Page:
I fell through once in my early twenties on a private pond. I picked up some waxies at the nearest gas station and a pack of smokes. The attendant told me I was crazy to be icefishing and that I was going to fall through. It had been warm for the first couple of weeks of april eroding the shorelines but we had just had a little cold snap and everything seemed solid. Me and my brother showed up to 8ft of open shoreline. Here is the dumb part. This pond was being filled in by bulldozers so the shoreline fell right down to 16' deep. We grabbed a 2x6x12 and my brother made it across. Foolishly he stayed at the end of the board, as I crossed the board sagged in the middle and water poured over but it held. That is until I got to the end of the board where my brother stood. We both went straight down. My brother was light enough to climb his way back on to the ice shelf I was not. I was having trouble keeping my head above water as I was in a heavy duck hunting parka and carhart bibs. Also the shock of the cold took my breath away and I had to regain my composure. I doggie paddled to the shore and grabbed hold of a large chunk of concrete sidewalk that had been pushed over the edge of the pond. My feet and legs got swept under the concrete and I felt it shift a bit. That was the scariest part easily, picturing myself pinned to the bottom of this mucky pond. I eventually got myself pulled up on shore and re adjusted the board and my brother high tailed across without falling back in. I walked back into the same gas station with water pouring out of my pant legs and dripping from my arms, pulled out a soggy $10 bill and bought another pack of smokes from the same guy who anticipated my demise. Didn't say a word to him and walked out. Lol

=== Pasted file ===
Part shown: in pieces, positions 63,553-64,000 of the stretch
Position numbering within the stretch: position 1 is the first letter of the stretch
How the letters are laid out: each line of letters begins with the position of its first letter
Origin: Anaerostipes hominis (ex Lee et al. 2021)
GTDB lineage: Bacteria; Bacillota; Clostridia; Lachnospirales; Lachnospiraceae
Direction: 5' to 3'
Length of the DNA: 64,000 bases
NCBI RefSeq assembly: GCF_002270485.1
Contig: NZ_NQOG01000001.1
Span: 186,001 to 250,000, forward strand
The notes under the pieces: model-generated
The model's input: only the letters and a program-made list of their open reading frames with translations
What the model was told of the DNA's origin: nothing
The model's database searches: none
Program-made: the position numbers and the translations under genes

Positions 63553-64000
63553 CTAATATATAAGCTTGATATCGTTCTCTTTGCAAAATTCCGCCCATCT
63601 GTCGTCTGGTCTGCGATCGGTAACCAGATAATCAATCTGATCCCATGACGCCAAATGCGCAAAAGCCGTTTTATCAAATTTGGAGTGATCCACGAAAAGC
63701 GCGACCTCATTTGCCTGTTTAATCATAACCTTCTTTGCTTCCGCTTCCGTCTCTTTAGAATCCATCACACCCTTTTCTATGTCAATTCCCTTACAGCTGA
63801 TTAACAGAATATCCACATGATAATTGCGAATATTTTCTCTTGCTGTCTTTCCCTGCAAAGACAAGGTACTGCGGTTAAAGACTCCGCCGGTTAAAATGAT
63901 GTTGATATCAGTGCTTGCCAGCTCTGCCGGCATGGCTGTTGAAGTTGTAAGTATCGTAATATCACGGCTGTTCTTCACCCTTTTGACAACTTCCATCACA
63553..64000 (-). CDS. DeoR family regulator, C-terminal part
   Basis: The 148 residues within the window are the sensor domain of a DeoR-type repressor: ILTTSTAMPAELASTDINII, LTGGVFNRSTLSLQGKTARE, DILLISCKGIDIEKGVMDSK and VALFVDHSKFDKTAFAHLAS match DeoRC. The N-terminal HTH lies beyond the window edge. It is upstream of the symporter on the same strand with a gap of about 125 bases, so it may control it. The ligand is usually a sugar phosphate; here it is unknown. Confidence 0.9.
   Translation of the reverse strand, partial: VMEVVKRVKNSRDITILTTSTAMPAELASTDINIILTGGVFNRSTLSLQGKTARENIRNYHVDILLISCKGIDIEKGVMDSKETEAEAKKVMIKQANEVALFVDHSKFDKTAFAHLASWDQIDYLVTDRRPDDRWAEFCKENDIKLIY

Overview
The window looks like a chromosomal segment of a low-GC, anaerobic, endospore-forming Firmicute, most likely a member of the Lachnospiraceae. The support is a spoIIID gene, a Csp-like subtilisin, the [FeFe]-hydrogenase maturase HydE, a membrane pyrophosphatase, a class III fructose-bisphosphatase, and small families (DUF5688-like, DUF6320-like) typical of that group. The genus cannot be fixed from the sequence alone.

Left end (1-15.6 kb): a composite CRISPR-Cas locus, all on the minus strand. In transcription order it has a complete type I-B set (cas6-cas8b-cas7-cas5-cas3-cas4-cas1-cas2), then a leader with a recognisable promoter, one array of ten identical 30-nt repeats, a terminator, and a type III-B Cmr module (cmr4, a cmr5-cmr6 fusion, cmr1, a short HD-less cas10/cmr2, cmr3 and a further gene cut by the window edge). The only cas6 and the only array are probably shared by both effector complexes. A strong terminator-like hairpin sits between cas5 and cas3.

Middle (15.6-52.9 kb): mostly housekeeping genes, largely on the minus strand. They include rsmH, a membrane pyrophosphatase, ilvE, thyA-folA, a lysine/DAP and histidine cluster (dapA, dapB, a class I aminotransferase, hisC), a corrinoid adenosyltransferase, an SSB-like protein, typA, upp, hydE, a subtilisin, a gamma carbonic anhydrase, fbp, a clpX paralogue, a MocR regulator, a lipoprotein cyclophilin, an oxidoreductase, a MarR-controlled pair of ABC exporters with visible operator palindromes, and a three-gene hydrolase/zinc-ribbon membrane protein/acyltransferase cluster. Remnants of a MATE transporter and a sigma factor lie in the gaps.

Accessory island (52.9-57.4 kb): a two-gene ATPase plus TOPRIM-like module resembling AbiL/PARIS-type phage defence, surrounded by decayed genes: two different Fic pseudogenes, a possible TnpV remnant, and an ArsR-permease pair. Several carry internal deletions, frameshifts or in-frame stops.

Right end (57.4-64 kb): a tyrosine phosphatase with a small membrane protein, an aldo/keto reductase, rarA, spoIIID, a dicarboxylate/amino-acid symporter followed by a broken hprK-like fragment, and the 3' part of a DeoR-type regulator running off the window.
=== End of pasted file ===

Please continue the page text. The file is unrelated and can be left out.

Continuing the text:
Twice once on Delevan around 1960. I walked on snow over black ice! My buds pulled me out with much difficulty.I drove home,changed,and went back.4 days later I developed double pneumonia. Dammed Perch ! I went through on Geneva too. Them perch again! Melting ice opened up a large hole. Got myself out. I moved on Tichigan in 1987 and witnessed 2 2 drownings since. Many springs and currents in the lake. Use Caution. Especially on the SE side. CARPIO
Several years ago was pheasant hunting in late January on a game farm in Illinois. It had been sub zero at night and 10 above during the day for over a week. Decided to chase a crippled bird that ran down the river. I went through, the dog and bird did not.
The things I remember most:
1. how quickly it happened
2. how hard it was to get out, water was only about 2-3 feet deep but solid muck underneath, so no solid footing.
Told the story several times over the years and numerous people stated you have to be careful on rivers because water levels may fluctuate, causing weak or saggin ice.